Once again, my 1″x1″ poles were turned into stakes with a quick miter. I then cut the screen maybe 5 inches wide and attached the runs to stakes with ye olde staple gun.

As with the raised beds out back I found it easiest to attach no more than two walls at a time, and then complete the sides after the first walls are in the ground. You may also want to carve some trenches along where the screens will run first (you want them to be even a little bit underground so gaps don’t open up between earth and barrier) to make it easier for yourself as you lay in the stakes, the screens, and then refill with some dirt.

And here’s what you get when you drop some plants in your now rabbit-proof plots:

And here’s about half of the unused tomatoes at the end of the season. Half. The rest went to a friend who swears she could live on fried green tomatoes, and had to prove it after my delivery.

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Stair carpeting

This project only took an afternoon – a few hours, really, not counting picking up materials – making me wish I hadn’t put it off for so long under the assumption it would take forever. Like so many other things in my house, such as that bathroom rewiring project, or learning Spanish.
Learn from my mistakes/laziness and, if you have a set of bare wooden stairs of your own, don’t wait to get them covered with a runner. It reduces noise by a ton and cuts down on wear to boot.

I’d picked up a roll of carpet remainder for $15 at Home Depot a while back – the color matched what I was thinking of doing upstairs, and the width was less than the width of the stairs. All in all, it was a serendipitous find, but you should be able to locate a strip of carpeting that meets your needs by heading to any floor-covering store. (Yours, for example, may even reach all the way to the bottom of the staircase. I wasn’t concerned about that because most of the creaking noise I wanted to muffle came from the top of the stairs, and this is definitely a semi-permanent renovation, much more functional that aesthetic.) A floor coverings store is also a good place to pick up the carpet padding you’ll need:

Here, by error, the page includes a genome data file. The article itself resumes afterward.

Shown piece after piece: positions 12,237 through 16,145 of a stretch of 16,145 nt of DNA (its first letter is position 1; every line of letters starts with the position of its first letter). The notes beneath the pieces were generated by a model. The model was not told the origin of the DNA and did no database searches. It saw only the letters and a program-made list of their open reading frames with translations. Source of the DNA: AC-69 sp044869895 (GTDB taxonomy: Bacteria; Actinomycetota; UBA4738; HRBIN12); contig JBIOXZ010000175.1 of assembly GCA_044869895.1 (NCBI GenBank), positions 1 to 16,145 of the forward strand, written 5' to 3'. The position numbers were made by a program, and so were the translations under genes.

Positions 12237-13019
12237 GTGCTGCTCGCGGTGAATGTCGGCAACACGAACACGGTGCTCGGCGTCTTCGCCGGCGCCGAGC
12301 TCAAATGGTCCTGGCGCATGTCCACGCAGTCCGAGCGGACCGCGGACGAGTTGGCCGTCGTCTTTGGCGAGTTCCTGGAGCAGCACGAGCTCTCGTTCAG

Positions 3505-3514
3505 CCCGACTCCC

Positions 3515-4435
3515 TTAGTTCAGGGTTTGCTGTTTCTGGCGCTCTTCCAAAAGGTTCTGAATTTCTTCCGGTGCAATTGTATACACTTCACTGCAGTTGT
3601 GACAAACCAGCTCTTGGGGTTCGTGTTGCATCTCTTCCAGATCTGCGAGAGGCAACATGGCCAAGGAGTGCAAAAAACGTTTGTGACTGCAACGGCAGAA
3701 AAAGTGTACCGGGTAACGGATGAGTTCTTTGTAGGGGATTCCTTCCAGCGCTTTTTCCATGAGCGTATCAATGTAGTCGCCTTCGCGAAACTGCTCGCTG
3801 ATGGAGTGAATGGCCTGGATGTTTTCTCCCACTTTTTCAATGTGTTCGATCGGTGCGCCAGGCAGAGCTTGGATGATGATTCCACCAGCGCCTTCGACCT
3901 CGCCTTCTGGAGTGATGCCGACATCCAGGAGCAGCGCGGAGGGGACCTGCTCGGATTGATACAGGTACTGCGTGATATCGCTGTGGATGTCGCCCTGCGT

Get the heaviest type they have to muffle the most sound. A good set of shears (I still use a pair made by Chicago Cutlery for this and many other projects) will cut through the padding without much problem.
A note on amounts – the way I did this project, I only put padding on the stair treads, not underneath all the carpet, not even on the risers which some online plans suggest. As a result, I had bought enough carpet padding to go beneath the total square footage of the carpet runner, but wound up using less than half of it. To follow these plans, you’re only cutting out rectangles that are roughly the depth of the tread minus one inch and the width of the *carpet* minus two inches. You might consider buying less padding as a result.

A measuring tape, sharpie, straight edge, and shears are all the s-based tools you should need to cut out the sections of padding.

Cut, place, measure, and remeasure before applying any fasteners. You may have a fun situation like I did where the runner grew wider along its length, almost an inch-and-a-half from one end to the other. You can compensate by cutting a few of the padding rectangles wider to match, or you can not care like I did. Either way, you’re simply centering the padding on the tread, ‘grid’ side up:

A staple gun with 10mm staples was enough to hold the padding in place. I put at least 10 staples into each piece, four each along the top and bottom, and one additional centered on the sides.

Next came the part where I learned why most online guides to carpeting stairs encourage you to have some specialized tools, like knee kickers and stair tools. This project is far from impossible to complete without them, but it likely would have gone much quicker with them. It also might have gone faster with a partner, but the wrong pair could just as easily get in each other’s way. Again, I did this myself with just a hammer and tacks, and it’s holding up fine.